# Arduino PWM to analog: RC filter vs DAC?

I want to use an Arduino to control the throttle signal going to a high power motor ESC. The problem I have is as the Arduino outputs a PWM, the ESC reacts by pulsing the power to the motor. So I searched a bit and I understand that to convert the PWM output of the arduino to an analog signal I can use a RC filter. Also I was wondering whether DAC ICs actually convert PWMs to analog. Knowing that the Arduino has a PWM frequency of 490Hz, which of the two methods would you recommend? Thanks for your help!

• What dynamic qualities do you require in your analogue signal? – Andy aka Oct 2 '16 at 10:40
• Very low voltage ripple and relatively fast settling time. The latter being the variable I can most compromise on. – Eliott W Oct 2 '16 at 10:47
• ... and put into numbers? – Andy aka Oct 2 '16 at 10:58
• I am not sure what is reasonable to expect. As I want to control the throttle of a bike, I need the throttle to be as accurate and constant as possible so a voltage ripple as close to 0 as possible. At the same time for PID control performance, comfort and experience the fastest response time possible is also ideal. I would say that higher than 100ms would start to be inconvenient but again I don't know if this is reasonable. – Eliott W Oct 2 '16 at 11:07

If your motor driver (AKA electronic speed control) is of the type used in radio controlled models, the expected speed control signal isn't just a voltage level. It listens for the RC servo "protocol": A constant frequency (usually 50 Hz) square wave with a high time between 1 ms (motor stopped on an aircraft, full reverse on car/boat ESCs) and 2 ms (full forward). While this is often called PWM, you can't just feed any PWM signal to it and expect it to work.

A servo control signal with the correct timing is easily generated by an arduino with the included servo library.

If the motor driver does actually expect a signal in the form of a voltage level (like some E-bike motor drivers, for example), you need an actual digital to analog converter (DAC) to set the speed.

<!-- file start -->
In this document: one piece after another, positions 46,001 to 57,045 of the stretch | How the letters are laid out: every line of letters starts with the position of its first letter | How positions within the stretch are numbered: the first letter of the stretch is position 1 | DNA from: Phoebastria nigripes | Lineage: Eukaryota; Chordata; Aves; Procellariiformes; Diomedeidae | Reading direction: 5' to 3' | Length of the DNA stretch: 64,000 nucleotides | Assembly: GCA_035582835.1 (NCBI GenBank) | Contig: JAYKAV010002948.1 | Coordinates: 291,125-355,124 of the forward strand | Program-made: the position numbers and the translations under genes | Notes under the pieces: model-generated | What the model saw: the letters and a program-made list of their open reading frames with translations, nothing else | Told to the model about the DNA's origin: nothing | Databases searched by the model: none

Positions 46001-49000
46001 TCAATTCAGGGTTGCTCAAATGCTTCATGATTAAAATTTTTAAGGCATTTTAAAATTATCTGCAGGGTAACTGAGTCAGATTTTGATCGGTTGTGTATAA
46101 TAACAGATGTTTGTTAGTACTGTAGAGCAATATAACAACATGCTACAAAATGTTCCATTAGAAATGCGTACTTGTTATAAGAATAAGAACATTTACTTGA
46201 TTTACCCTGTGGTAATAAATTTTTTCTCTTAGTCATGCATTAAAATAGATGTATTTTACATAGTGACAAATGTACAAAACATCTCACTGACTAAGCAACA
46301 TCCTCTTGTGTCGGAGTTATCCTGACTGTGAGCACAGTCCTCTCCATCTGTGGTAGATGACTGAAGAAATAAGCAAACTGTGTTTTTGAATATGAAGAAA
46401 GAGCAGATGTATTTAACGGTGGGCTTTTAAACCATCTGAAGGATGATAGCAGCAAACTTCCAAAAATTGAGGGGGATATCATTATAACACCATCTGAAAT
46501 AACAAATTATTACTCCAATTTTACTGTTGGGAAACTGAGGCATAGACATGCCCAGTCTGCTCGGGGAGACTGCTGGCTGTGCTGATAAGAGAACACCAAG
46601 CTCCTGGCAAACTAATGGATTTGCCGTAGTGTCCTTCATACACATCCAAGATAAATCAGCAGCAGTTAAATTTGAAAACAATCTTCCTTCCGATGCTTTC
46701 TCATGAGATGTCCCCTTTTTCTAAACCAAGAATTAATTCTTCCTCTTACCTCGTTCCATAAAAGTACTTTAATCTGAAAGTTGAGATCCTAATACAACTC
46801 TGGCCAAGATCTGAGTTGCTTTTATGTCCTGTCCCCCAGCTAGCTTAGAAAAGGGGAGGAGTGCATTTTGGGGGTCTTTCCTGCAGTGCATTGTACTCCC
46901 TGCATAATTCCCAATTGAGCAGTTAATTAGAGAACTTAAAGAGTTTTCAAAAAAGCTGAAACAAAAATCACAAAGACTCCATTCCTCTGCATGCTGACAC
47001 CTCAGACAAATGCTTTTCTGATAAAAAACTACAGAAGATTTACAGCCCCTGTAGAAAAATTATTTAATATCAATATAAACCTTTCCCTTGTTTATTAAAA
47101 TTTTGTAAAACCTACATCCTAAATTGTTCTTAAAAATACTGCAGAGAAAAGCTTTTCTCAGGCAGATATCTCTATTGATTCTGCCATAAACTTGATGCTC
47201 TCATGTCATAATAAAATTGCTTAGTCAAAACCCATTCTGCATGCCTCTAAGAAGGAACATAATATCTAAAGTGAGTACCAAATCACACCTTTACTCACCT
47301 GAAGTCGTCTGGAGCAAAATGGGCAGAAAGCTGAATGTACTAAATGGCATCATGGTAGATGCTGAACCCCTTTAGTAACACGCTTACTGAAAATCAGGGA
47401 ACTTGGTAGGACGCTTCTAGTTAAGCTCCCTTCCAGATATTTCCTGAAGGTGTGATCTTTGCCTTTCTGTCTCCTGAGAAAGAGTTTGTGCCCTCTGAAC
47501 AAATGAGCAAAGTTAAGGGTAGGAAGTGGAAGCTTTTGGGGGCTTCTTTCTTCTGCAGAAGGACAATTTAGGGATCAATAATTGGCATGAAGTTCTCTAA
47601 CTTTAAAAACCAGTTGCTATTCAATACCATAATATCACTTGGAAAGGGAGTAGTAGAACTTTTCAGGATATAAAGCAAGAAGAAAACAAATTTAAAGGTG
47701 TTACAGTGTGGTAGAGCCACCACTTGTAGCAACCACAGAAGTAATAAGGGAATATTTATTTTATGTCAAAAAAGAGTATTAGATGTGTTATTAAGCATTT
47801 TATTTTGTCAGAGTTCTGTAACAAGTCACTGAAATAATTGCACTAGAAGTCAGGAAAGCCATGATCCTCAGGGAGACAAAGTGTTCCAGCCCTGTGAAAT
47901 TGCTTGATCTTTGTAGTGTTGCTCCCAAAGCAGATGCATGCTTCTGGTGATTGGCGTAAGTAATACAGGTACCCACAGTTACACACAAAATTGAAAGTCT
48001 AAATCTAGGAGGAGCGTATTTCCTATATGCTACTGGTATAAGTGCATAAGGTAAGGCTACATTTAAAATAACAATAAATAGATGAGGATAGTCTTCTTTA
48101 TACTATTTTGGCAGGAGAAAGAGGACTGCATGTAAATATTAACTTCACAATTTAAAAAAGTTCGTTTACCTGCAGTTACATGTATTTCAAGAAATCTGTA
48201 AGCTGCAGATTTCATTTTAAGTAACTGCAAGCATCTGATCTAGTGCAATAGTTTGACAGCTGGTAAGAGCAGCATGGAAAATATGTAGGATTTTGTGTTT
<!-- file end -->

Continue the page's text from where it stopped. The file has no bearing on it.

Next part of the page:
• As you already suggested, the easiest way is probably to use the PWM output library function analogWrite() and low pass filter the waveform. This is an actual, rudimentary form of a digital-to-analog converter, and should be more than good enough for your application.

• You can use a dedicated DAC chip. While I have never seen a DAC chip which takes a PWM input (A PWM signal is actually not digital even though it only has two voltage levels, as pulse width is a continous analog property), you can buy DACs with either a serial (e.g. I2C or SPI) or a parallel(one input pin dedicated for every bit) interface.

PWM is one way of implementing Digital to Analog Conversion (DAC). But not the only way. It is NOT correct to say "DAC ICs actually convert PWMs to analog."

Your question is too complex to be answered as a simple generic question. There are many variables in the overall design which must be considered when deciding whether to use PWM or a more traditional method of conversion.

There had been hundreds or thousands of circuit designs implementing exactly the same function you are asking about. Typically, motor controllers use the special UN-filtered form of PWM defined for traditional radio-controlled model aircraft, etc.

Your question appears to indicate that you have not yet sufficiently understood the issue. Your question doesn't make sense as you have asked it. Common motor speed controllers and R/C receivers, etc. do not use traditional DACs at all. They ultimately perform a DAC function, but they don't use DAC chips to do it.

• In my specific case, I don't have a choice but to go through a PWM as I am using an Arduino. When I connected this to my controller, it actually pulsed for every wave so the motor response was not continuous at all. This is why I am searching methods to smooth it. All I want to know is if it would be worth putting a DAC between the Arduino PWM pin and the controller throttle input or if a RC filter will be sufficient with the appropriate characteristics. – Eliott W Oct 2 '16 at 11:21
• @EliottW I don't mean to be rude, but it only takes 10 cents worth of components to make an RC filter and see what difference it may do - have you tried that? If you cannot quantify your speifications in numbers (P2P ripple etc.), then maybe you can try out some different RC-constants and see how it works for you ? – Morten Jensen Oct 2 '16 at 13:54